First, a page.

CLEVELAND -- The Astros got a jump-start on the annual postseason purge of Major League skippers when they relieved Cecil Cooper of his duties on Monday. For the Indians, however, the timeline regarding the fate of manager Eric Wedge appears to be status quo. The Tribe's front office and ownership continue to meet regularly to discuss a wide array of issues in the organization, and Wedge's job security is one of those topics. General manager Mark Shapiro said that a decision on Wedge has not been made. An announcement regarding the skipper's fate, one way or another, is expected at or shortly after season's end. The Indians, who have 13 games remaining, play their final game of '09 on Oct. 4 in Boston.
"We'll continue to be in consistent dialogue with ownership," Shapiro said. "We'll report on our actions as the timing dictates." Though Shapiro has always backed Wedge publicly, the decision is ultimately believed to be in the hands of the Dolan ownership family. Team president Paul Dolan recently told reporters that Wedge's accomplishments over his full body of work in seven seasons at the helm are significant, but he also voiced dissatisfaction with the club's performance over the last two seasons and acknowledged that Wedge's popularity among fans is at a low point. Wedge has made it clear to reporters that he expects to know if he'll be back for 2010 by the end of this season. Does Shapiro plan to meet that expectation? "Eric and I are in consistent contact," Shapiro said. "When there's a conclusion to the process, he'll be the first to know." Wedge's job security came under intense scrutiny among the media in June, when the Indians' early-season free fall had virtually eliminated them from playoff consideration before the All-Star break. Shapiro calmed the waters when he announced shortly before the break that Wedge and his coaching staff would remain at the helm through the end of the season. With the season drawing to a close and the Indians in the middle of an eight-game losing streak entering Tuesday's series opener against the Tigers, Wedge's status is under scrutiny again. He is under contract through 2010, with a salary believed to be in excess of $1 million. Whether the cash-strapped Indians would be willing to eat that salary next season is up to ownership. Though player development is a primary focus in the season's second half, the club's 3-16 record in September can't possibly serve to strengthen the job security of Wedge or his coaches. Wedge held a team meeting with his players in Minneapolis last week -- a rare move for a club out of contention this late in the season -- in which he stressed the importance of finishing strong. The Indians proceeded to lose their next seven games. As far as development is concerned, Shapiro said that he will refrain from voicing his evaluations until after the season. "There have certainly been some positive stories within the second half," he said, "as well as ones to be concerned about." The Indians' recent losing ways have dropped Wedge's career managerial record below .500. He is now 557-564 (.497) in seven seasons at the helm, with one division title in 2007, when he was named the American League Manager of the Year.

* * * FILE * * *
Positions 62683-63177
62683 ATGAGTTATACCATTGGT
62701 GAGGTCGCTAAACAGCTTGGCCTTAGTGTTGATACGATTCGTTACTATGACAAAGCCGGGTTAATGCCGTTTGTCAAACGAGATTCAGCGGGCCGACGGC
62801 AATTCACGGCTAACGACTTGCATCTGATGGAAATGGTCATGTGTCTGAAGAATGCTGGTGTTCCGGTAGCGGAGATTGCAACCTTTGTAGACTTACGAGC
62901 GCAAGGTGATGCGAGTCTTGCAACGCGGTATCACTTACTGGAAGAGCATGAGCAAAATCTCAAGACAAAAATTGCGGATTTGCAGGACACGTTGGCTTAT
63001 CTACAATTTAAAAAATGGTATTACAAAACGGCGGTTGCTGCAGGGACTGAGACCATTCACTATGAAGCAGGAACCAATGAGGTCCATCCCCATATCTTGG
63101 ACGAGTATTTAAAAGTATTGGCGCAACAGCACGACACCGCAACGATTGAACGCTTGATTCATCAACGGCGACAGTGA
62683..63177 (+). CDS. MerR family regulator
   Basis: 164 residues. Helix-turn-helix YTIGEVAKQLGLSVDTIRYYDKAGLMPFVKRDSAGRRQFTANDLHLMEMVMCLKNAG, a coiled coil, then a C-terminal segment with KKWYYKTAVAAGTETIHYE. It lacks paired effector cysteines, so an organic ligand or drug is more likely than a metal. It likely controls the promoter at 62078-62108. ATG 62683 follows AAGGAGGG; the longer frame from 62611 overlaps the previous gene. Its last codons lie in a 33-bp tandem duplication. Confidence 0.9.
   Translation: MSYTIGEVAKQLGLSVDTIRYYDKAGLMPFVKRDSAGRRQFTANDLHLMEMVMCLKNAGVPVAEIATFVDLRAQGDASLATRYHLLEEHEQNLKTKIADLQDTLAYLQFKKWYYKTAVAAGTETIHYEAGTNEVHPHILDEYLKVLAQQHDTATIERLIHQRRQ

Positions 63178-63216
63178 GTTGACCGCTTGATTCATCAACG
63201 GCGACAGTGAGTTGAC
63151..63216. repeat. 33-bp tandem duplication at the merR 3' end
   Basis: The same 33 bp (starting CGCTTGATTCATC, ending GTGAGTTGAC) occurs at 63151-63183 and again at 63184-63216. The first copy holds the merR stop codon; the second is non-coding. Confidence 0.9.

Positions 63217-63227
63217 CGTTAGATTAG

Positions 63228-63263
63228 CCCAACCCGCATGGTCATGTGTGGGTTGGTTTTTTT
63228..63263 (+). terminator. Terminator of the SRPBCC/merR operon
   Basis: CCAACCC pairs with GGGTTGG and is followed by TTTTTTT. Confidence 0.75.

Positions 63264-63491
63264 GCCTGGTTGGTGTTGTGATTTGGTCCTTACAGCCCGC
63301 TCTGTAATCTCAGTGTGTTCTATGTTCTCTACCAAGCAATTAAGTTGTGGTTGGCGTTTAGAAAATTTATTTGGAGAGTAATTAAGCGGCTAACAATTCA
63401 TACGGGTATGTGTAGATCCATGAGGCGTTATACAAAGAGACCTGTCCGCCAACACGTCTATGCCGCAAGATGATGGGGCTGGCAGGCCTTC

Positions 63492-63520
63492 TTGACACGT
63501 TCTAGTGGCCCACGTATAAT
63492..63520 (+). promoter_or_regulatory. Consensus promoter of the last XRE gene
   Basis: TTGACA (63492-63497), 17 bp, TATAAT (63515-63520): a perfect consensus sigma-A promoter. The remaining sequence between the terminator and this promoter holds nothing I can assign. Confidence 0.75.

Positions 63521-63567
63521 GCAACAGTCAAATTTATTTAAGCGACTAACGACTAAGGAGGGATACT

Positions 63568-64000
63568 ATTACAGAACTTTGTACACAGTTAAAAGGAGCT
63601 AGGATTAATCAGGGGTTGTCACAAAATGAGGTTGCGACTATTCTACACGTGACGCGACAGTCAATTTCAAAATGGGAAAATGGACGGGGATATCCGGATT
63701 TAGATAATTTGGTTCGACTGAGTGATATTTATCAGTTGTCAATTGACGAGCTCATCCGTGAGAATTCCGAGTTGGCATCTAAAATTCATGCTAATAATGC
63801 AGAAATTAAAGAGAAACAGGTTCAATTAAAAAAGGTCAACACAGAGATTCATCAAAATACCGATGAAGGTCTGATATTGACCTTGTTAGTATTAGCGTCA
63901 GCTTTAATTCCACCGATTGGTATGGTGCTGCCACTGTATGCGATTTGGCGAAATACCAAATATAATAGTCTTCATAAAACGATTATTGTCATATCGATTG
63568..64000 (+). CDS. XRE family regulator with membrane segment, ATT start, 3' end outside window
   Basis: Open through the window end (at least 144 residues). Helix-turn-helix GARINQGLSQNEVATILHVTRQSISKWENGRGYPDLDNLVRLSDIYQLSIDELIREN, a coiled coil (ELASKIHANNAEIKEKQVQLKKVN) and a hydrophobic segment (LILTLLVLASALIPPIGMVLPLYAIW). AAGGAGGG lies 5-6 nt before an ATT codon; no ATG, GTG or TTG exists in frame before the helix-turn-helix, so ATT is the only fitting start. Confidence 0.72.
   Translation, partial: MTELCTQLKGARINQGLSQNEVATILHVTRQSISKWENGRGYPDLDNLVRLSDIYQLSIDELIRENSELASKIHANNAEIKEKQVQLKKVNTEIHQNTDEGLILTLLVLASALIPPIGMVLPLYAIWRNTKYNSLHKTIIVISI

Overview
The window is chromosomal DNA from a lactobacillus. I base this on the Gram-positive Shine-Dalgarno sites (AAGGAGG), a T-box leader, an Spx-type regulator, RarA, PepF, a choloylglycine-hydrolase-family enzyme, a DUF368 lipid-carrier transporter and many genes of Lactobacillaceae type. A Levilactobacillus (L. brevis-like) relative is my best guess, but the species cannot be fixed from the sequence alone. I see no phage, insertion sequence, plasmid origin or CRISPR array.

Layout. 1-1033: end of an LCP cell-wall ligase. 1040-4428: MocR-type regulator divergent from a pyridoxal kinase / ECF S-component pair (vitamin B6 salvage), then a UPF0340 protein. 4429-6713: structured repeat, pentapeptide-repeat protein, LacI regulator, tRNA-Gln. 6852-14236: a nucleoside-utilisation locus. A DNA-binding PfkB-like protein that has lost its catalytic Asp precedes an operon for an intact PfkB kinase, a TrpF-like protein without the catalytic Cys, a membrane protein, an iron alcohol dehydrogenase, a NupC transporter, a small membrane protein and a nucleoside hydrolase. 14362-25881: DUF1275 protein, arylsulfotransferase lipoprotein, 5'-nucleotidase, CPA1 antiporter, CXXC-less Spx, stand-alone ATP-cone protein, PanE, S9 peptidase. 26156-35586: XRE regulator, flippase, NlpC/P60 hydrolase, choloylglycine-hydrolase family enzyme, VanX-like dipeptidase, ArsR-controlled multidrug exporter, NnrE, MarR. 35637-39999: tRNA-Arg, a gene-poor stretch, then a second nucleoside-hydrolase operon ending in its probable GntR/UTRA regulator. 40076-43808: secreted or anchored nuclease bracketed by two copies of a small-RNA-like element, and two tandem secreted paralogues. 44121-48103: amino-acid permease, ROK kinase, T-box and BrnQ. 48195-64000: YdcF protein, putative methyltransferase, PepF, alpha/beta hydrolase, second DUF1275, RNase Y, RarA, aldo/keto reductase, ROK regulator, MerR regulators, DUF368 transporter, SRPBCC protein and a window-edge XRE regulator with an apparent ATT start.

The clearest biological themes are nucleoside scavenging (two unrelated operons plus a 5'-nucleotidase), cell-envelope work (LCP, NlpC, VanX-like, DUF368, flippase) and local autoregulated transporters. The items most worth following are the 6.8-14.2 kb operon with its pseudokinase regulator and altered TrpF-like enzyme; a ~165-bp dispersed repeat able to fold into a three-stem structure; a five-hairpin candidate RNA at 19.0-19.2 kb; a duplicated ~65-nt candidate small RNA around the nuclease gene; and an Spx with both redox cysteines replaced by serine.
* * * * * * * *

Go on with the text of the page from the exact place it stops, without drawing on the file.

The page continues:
Anthony Castrovince is a reporter for MLB.com. This story was not subject to the approval of Major League Baseball or its clubs.